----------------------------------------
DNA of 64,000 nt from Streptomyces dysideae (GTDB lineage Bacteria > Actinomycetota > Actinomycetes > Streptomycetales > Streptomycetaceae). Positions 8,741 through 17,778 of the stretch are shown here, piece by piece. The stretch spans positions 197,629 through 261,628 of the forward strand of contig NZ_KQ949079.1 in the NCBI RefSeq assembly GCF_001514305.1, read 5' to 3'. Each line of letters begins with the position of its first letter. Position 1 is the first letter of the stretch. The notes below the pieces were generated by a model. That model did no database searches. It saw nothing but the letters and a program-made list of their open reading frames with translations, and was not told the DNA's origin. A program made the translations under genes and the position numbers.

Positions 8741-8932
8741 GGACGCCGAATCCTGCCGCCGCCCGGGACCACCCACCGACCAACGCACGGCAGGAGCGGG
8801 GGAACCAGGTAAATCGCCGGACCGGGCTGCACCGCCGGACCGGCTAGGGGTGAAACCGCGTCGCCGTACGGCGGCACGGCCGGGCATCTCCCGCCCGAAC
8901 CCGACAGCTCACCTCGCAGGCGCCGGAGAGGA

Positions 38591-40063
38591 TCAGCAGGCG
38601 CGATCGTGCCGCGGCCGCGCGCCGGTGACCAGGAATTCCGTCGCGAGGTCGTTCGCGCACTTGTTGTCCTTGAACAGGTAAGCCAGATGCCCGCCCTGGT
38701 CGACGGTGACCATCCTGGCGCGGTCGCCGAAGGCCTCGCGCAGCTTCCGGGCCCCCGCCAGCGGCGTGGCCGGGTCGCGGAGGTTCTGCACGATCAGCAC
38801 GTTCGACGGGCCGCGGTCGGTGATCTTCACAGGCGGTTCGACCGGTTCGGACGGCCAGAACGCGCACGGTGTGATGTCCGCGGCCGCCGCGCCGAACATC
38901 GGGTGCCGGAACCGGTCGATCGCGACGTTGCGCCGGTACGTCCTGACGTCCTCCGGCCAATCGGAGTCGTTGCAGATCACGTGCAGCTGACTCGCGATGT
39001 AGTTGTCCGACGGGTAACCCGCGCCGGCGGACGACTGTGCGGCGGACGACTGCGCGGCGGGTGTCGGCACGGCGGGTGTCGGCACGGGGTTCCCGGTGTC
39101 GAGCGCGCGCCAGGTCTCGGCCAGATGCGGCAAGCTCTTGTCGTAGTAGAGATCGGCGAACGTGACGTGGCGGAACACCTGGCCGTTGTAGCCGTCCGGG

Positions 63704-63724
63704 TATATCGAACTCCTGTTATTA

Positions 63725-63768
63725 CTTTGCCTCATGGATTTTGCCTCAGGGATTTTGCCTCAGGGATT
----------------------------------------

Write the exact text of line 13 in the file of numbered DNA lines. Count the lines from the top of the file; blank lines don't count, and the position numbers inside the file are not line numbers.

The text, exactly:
39101 GAGCGCGCGCCAGGTCTCGGCCAGATGCGGCAAGCTCTTGTCGTAGTAGAGATCGGCGAACGTGACGTGGCGGAACACCTGGCCGTTGTAGCCGTCCGGG